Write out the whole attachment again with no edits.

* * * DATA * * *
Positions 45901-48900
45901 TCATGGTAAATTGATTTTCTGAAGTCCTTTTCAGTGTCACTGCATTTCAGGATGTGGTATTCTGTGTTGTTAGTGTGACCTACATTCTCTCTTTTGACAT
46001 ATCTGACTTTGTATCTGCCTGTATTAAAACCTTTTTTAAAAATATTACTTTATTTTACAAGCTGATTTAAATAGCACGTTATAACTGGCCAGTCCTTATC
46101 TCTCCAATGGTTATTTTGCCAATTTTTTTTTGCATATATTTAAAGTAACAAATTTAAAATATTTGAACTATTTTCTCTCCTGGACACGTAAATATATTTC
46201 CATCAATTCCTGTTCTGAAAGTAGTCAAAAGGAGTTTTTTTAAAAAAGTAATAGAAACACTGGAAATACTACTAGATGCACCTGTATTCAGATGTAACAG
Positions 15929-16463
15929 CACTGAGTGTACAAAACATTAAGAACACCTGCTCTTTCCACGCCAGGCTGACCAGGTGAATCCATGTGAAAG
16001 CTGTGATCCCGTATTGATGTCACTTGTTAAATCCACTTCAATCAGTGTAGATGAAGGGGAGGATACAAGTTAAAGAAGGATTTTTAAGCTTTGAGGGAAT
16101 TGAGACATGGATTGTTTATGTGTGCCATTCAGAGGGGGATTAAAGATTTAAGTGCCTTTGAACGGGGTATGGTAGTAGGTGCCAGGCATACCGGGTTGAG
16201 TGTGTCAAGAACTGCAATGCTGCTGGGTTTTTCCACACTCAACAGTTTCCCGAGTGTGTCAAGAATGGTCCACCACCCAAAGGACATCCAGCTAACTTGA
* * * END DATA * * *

Positions 45901-48900
45901 TCATGGTAAATTGATTTTCTGAAGTCCTTTTCAGTGTCACTGCATTTCAGGATGTGGTATTCTGTGTTGTTAGTGTGACCTACATTCTCTCTTTTGACAT
46001 ATCTGACTTTGTATCTGCCTGTATTAAAACCTTTTTTAAAAATATTACTTTATTTTACAAGCTGATTTAAATAGCACGTTATAACTGGCCAGTCCTTATC
46101 TCTCCAATGGTTATTTTGCCAATTTTTTTTTGCATATATTTAAAGTAACAAATTTAAAATATTTGAACTATTTTCTCTCCTGGACACGTAAATATATTTC
46201 CATCAATTCCTGTTCTGAAAGTAGTCAAAAGGAGTTTTTTTAAAAAAGTAATAGAAACACTGGAAATACTACTAGATGCACCTGTATTCAGATGTAACAG
Positions 15929-16463
15929 CACTGAGTGTACAAAACATTAAGAACACCTGCTCTTTCCACGCCAGGCTGACCAGGTGAATCCATGTGAAAG
16001 CTGTGATCCCGTATTGATGTCACTTGTTAAATCCACTTCAATCAGTGTAGATGAAGGGGAGGATACAAGTTAAAGAAGGATTTTTAAGCTTTGAGGGAAT
16101 TGAGACATGGATTGTTTATGTGTGCCATTCAGAGGGGGATTAAAGATTTAAGTGCCTTTGAACGGGGTATGGTAGTAGGTGCCAGGCATACCGGGTTGAG
16201 TGTGTCAAGAACTGCAATGCTGCTGGGTTTTTCCACACTCAACAGTTTCCCGAGTGTGTCAAGAATGGTCCACCACCCAAAGGACATCCAGCTAACTTGA